MARTA board members, however, seized on the comments of Sherry Williams, a community resident who had just written a guest column in The Atlanta Journal-Constitution urging MARTA to approve BRT instead of light rail. Her main argument was that transit-dependent riders need better transit as soon as possible and that BRT would be faster and cause less disruption along the Campbellton Road corridor.
Reginald Snyder, a MARTA board member who represents the City of Atlanta, said Williams had spelled out the case for BRT very well.
“I support anything that brings economic development and revitalization dollars,” Snyder said. “That’s why this is a historical moment.”
Actually, it is well understood among transit and city leaders across the country that economic development is triggered much more by rail lines and stations than BRT or express buses.
Robbie Ashe, another City of Atlanta representative on the MARTA board, applauded the decision to move forward with BRT as something he’s worked on for eight years.
“Today is a day that took longer to get here,” Ashe said. “I’m incredibly proud to cast a vote to move Atlanta forward.”
In an email explaining his vote, Ashe acknowledged he went into the process assuming he would prefer light rail.
“After years of study and discussion, I have become persuaded that if — and it’s an if that will require political will — we build and run it correctly, it’ll be significantly quicker and cheaper to build as well as just as effective at moving people rapidly as light rail,” Ashe said. “That corridor in particular has shown an affinity for bus ridership, and this represents a radical upgrade.”
Ashe went on to say he respects the integrity of the process, and he hopes the BRT proposal will attract significant federal dollars.
Meanwhile, MARTA is holding community engagement sessions on whether the Clifton Corridor Transit Initiative Project should be BRT or LRT, as originally proposed.
Here’s the dilemma. Now that MARTA has approved BRT for Campbellton Road, it will be less likely to support light rail for Clifton Corridor because it would be subject to criticism of having a more desirable transit mode for a mostly white part of the city when a Black community had to settle for buses.
Again, that’s why this is such an important moment for the future of transit in Atlanta — whether we want to invest in the most attractive transit options or settle for a less desirable mode.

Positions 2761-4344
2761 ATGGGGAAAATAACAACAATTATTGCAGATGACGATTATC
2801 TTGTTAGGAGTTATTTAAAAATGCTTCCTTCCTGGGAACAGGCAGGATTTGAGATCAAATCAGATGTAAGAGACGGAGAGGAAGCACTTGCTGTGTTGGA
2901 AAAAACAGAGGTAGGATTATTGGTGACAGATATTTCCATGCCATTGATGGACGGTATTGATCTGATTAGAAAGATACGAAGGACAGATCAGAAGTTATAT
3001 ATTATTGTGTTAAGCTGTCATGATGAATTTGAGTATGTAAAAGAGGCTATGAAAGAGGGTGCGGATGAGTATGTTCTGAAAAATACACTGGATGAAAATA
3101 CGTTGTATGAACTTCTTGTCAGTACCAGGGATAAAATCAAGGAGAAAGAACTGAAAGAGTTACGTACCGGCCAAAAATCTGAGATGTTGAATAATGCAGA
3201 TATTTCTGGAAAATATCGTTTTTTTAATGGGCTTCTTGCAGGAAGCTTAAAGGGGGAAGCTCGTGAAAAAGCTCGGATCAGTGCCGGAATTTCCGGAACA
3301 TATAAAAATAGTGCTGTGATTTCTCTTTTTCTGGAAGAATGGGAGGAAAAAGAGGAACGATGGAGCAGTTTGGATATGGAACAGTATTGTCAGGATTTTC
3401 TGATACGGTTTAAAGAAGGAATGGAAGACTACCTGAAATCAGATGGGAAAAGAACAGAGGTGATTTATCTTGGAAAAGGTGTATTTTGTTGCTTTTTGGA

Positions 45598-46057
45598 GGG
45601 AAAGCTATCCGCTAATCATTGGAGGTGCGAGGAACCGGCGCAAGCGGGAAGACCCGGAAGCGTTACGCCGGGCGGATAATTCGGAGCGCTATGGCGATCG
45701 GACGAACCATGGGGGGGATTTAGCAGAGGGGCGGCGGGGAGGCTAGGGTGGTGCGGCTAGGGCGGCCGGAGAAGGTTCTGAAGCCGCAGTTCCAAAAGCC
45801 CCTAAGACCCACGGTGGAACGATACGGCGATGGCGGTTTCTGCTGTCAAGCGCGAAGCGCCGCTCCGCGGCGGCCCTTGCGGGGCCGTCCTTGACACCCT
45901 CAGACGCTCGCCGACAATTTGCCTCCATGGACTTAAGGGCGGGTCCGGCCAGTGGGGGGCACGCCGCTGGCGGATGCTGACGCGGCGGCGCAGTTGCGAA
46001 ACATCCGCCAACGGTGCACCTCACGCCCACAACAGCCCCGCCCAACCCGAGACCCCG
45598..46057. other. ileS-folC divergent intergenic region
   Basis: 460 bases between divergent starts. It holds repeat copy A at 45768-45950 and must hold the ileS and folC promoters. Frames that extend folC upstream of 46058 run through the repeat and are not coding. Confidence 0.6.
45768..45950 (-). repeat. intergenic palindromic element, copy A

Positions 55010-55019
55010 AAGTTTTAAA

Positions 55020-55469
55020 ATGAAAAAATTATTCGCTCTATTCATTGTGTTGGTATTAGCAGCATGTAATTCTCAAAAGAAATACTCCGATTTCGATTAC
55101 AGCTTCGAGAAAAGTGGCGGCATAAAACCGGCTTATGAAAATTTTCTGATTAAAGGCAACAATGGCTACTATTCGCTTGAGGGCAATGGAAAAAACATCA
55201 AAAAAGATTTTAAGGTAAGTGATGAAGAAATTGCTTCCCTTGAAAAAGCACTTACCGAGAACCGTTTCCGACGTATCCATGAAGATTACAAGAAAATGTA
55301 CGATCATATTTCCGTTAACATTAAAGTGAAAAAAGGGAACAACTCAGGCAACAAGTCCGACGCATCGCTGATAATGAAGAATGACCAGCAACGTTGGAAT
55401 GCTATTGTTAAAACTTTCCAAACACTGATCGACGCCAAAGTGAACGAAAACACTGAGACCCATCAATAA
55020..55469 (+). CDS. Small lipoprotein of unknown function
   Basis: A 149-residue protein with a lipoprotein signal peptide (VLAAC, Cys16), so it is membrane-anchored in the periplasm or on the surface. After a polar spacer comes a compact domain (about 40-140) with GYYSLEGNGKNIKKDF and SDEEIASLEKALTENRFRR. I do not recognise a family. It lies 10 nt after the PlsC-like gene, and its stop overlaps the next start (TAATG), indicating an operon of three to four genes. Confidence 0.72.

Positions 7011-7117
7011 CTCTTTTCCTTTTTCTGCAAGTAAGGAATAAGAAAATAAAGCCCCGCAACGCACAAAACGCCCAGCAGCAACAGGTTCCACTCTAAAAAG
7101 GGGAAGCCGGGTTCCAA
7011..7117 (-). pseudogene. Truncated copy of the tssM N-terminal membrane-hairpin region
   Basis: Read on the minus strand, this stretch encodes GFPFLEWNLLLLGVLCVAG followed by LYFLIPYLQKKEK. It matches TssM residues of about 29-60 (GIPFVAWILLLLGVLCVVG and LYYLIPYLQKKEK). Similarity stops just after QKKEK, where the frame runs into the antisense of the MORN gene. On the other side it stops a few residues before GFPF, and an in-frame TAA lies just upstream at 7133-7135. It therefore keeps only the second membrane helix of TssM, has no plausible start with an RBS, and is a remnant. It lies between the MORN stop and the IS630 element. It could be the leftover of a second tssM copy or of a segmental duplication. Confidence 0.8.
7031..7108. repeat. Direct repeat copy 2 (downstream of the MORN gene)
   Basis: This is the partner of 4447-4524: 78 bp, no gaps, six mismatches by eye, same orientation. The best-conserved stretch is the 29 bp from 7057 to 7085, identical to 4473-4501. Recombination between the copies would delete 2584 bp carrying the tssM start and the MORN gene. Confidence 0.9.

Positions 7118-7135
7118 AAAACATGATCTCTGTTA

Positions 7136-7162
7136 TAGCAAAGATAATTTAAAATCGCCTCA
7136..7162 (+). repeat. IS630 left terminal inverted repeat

Having a seasoned transportation official at the helm of ATLDOT can only help the city navigate the choices and opportunities ahead of us.
Bomar, who did not weigh in on the BRT versus LRT debate, worked for MARTA until February as its assistant general manager for capital program delivery. She had her own transportation consulting firm — StreetSmarts — until 2010. Bomar also served on the Duluth City Council from 2006 to 2022, the longest serving councilmember in Duluth’s history.
Bomar, however, did say it might be possible to convert a BRT line to a streetcar or light rail in the future.
“From a technical perspective, it probably could be,” Bomar said. “I don’t have all the engineering info but generally there is a way to make that conversion.”
But Bomar’s top goal is to activate the new ATLDOT to get projects in motion.
“The leadership we have in place now has a tremendous collaborative spirit so even in a short time they have been in place, there have been positive changes,” she said. “There’s clear direction, and we are one team.”
Bomar also said she would be open to working with the city after a new ATLDOT commissioner comes on board, a process that could take four to six months.
“If I bring value, I’m certainly open to that,” Bomar said.
In the meantime, Bomar said she favors a balanced transportation system for Atlanta.
“There’s a need for every type of accessibility. There has to be a strategic approach to provide all modes of transportation – sidewalks, bike lanes, access to transit and access to schools,” Bomar said. “The question is how do we manage the automobile component so that it is a positive part of the array of our transportation modes.”